bulletThe fourth paragraph refers to the NDPTF choice for its honorary chairperson, and its choice for a theme book.
bulletThe fifth paragraph refers to the history of the NDP. 5
bulletThe Texas Freedom Network Educational Fund lists some U.S. news sources which confused the 2005 NDP with the NDPTF -- perhaps because of the ambiguity of the NDPTF press release:
bulletThe Associated Press named Shirley Dobson as the NDP Chairwoman, not the head of the NDPTF, which is one of many non-governmental, non-profit agencies which promotes the NDP.
bulletThe New Orleans Times-Picayune named Rev. Max Lucado as honorary chairman of the NDP, not honorary chairman of the NDPTF. They also listed "God Shed His Grace on Thee" as the NDP theme instead of the theme selected by the NDPTF.
bulletThe Atlanta Journal-Constitution also named Shirley Dobson as Chair of the NDP instead of the NDPTF.
bulletThe Tampa Tribune stated incorrectly that the NDP was organized by the NDPTF.
bulletThe San Antonio Express-News printed a column by the local NDPTF coordinator. It named,  without any official sanction, the city’s theme as "God Shed His Grace on Thee." 6

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About the National Day of Prayer Task Force:

The National Day of Prayer Task Force (NDPTF) was organized in 1988 as a non-profit group "to encourage and promote events related to the National Day of Prayer." It received startup grants from Focus on the Family in Colorado Springs, CO, where it still locates its headquarters. Its chairperson is Shirley Dobson, spouse of James Dobson the founder and head of Focus.

The NDPTF originally directed its activities to the Judeo-Christian community. On 2001-JAN, their web site stated that: "...the efforts of the NDP Task Force are executed specifically in accordance with its Judeo-Christian beliefs." 7 Some of the events in the early years were in Jewish locations or involved both Jews and Christians.  Since then they have modified their target audience in a subtle way. They now direct their events only to those Judeo-Christians who agree with the Lausanne Covenant. 8 The Covenant was accepted by Fundamentalist and other Evangelical Protestants from over 150 nations during the International Congress on World Evangelization at Lausanne, Switzerland in 1974. The Covenant includes such beliefs as the inspiration and inerrancy of the Bible, the Trinity, the imminent Second Coming of Jesus Christ, The Antichrist, the Great Commission to convert the entire world's population to Evangelical Christianity, the continuing "spiritual warfare with the principalities and powers of evil," concern over Christian faith groups who have deviated from historical Christian teachings -- sometimes called "cults," etc. The Covenant calls for the ending of oppression based on race, religion, color, culture, class, sex and age. It does not call for the banning of discrimination on the basis of sexual orientation.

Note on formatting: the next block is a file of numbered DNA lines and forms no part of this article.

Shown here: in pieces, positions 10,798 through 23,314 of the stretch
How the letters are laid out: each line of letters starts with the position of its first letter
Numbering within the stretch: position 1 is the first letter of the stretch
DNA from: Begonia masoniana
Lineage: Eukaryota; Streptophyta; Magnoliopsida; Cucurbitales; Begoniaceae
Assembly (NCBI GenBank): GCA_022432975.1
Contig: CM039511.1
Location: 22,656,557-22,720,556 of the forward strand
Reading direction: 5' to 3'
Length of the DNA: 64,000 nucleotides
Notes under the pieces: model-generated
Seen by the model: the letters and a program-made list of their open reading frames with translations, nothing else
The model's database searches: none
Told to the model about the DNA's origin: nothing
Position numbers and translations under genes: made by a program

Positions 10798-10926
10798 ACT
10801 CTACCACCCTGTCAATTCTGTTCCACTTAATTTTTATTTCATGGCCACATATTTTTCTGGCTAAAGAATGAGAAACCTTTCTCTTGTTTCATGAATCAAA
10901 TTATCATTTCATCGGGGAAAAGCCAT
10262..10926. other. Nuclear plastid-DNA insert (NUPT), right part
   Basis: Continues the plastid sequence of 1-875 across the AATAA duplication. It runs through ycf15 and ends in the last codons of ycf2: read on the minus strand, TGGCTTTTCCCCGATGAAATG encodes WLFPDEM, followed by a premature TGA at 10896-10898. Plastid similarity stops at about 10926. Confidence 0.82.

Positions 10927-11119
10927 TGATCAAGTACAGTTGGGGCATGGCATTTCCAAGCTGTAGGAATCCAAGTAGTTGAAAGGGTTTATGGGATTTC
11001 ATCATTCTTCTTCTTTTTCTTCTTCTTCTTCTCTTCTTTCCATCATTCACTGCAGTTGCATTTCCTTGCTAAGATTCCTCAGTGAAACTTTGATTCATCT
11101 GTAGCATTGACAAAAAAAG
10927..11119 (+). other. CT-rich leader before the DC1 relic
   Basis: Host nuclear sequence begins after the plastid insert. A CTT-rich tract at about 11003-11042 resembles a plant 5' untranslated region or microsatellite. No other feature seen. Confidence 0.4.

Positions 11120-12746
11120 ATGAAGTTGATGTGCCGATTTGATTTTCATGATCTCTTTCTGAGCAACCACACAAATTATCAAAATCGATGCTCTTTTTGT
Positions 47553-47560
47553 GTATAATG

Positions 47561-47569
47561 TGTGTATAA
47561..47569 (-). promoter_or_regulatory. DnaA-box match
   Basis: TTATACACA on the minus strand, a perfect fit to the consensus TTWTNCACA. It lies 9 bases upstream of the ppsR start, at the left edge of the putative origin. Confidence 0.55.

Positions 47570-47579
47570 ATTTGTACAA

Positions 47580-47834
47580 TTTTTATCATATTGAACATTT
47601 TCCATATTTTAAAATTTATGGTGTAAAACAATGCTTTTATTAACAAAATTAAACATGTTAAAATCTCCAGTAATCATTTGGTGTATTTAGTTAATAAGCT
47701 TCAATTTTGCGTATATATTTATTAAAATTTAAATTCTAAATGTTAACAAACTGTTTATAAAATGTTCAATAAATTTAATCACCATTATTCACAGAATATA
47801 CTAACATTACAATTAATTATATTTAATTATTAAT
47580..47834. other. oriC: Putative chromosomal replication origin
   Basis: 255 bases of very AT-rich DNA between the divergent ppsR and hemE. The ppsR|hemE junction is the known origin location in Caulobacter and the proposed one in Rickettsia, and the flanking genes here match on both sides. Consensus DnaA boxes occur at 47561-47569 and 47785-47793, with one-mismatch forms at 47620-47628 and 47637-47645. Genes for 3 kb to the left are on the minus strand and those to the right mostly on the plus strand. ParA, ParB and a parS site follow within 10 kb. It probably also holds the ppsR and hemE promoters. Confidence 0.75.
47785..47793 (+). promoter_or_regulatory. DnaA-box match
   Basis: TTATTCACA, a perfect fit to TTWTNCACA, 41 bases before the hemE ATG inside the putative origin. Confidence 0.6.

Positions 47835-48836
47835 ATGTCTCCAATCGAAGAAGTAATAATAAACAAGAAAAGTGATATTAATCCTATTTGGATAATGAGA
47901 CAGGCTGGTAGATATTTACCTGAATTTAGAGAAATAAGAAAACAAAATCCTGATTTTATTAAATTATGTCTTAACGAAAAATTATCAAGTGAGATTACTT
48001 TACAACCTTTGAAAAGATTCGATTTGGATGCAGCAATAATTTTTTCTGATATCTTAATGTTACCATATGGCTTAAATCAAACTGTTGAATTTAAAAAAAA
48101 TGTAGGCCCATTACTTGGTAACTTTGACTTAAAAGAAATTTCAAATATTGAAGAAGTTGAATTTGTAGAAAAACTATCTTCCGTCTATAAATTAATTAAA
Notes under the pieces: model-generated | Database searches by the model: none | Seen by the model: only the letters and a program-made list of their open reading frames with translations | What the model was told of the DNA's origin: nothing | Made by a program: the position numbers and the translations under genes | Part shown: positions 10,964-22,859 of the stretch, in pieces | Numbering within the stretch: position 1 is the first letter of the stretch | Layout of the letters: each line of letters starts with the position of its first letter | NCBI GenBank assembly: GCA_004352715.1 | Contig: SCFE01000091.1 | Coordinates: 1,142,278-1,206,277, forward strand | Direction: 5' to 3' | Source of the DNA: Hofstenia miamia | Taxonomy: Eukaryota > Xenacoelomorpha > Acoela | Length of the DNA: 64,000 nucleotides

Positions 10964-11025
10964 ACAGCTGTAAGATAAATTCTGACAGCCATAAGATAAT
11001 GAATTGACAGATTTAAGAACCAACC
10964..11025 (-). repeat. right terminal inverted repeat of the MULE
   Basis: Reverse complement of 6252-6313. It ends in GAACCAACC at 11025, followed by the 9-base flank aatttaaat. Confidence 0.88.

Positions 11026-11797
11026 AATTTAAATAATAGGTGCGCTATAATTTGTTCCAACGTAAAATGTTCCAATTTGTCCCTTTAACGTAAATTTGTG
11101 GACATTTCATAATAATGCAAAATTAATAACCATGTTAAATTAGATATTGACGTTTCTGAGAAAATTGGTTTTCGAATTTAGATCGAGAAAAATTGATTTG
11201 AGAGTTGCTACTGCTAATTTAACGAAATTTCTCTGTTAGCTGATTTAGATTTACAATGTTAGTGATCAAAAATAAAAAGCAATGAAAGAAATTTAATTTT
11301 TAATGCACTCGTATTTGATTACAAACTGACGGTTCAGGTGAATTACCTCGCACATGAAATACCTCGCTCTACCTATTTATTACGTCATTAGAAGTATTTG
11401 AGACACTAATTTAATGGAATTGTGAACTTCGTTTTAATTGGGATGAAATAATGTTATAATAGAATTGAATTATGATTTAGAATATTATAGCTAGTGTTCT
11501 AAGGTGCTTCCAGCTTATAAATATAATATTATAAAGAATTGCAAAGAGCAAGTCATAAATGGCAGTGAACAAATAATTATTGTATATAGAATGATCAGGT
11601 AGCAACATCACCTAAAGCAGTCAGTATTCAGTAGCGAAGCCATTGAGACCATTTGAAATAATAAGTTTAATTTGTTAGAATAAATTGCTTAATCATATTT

The NDPTF's inclusion of only those of the Judeo-Christian heritage who agree with the Lausanne Covenant may at first seem confusing. The Covenant promotes the exclusivity of Christianity. It states that Jesus Christ is: "the only mediator between God and people. There is no other name by which we must be saved." At first glance, it would seem that few if any Orthodox, Conservative or Reform Jews could accept these beliefs. The Texas Freedom Network Educational Fund goes so far as to describe this position as "disingenuous." 6 However Jews for Jesus and other Messianic Jewish groups have combined Jewish traditions with Evangelical Christian theological beliefs. They consider themselves to be "completed Jews." But, from a theological point of view, they are Evangelical Christians and would have no difficulty in accepting every statement in the Lausanne Covenant. However, the NDPTF requirements would exclude any NDP event run by a traditional Jewish group, or by any other non-Christian organization, or by an inter-faith group.

Thus, the National Day of Prayer Task Force can now be considered an exclusively Evangelical Christian non-profit recognizing only those NDP events which are organized by Evangelical groups.

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Sponsored link:

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References used:

The following information sources were used to prepare and update the above essay. The hyperlinks are not necessarily still active today.

  1. "National Day of Prayer: History of the Holiday," National Day of Prayer Task Force, undated, at: http://www.nationaldayofprayer.org/
  2. George W. Bush, "National Day of Prayer, 2005: A Proclamation by the President of the United States of America," 2005-MAY-03, at: http://ndptf.org/
  3. "Americans United Plans Oklahoma City Event To 'Let Freedom Ring' On National Day Of Prayer
    Wednesday, May 4, 2005. Inclusive Event Celebrates Freedom Of Conscience, Welcomes All Faiths And Philosophical Traditions,
    " Americans United, 2005-MAY-04, at: http://www.au.org/.
  4. "National Day of Prayer: About NDP," National Day of Prayer Task Force, undated, at: http://www.nationaldayofprayer.org/
  5. NDPTF press release for 2005, National Day of Prayer Task Force, 2005-MAR-01, at: http://www.nationaldayofprayer.org/ **
  6. "The National Day of Prayer Task Force: Turning a day of faith into a rally for the Christian Right," Texas Freedom Network Educational Fund, 2005, at: http://www.tfn.org/ **
  7. "National Day of Prayer Fact Sheet," National Day of Prayer Task Force, at: www.nationaldayofprayer.org/ as it existed on 2001-JAN-8. Accessed via the archive at: http://web.archive.org
  8. "The Lausanne Committee for World Evangelization," at: http://www.lausanne.org/

** These are PDF files. You may require software to read them. Software can be obtained free from: 

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Home > Christianity > Christian history, etc > Prayer > NDP > here

Home > Christianity > History, beliefs... > Practices > Prayer > NDP > here

or Home > Spiritual topics > NDP > here

or Home > Religious information > NDP > here

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Copyright © 2003 to 2005 by Ontario Consultants on Religious Tolerance
Originally published: 2003-APR-14
Most recent update: 2005-MAY-15
Author: B.A. Robinson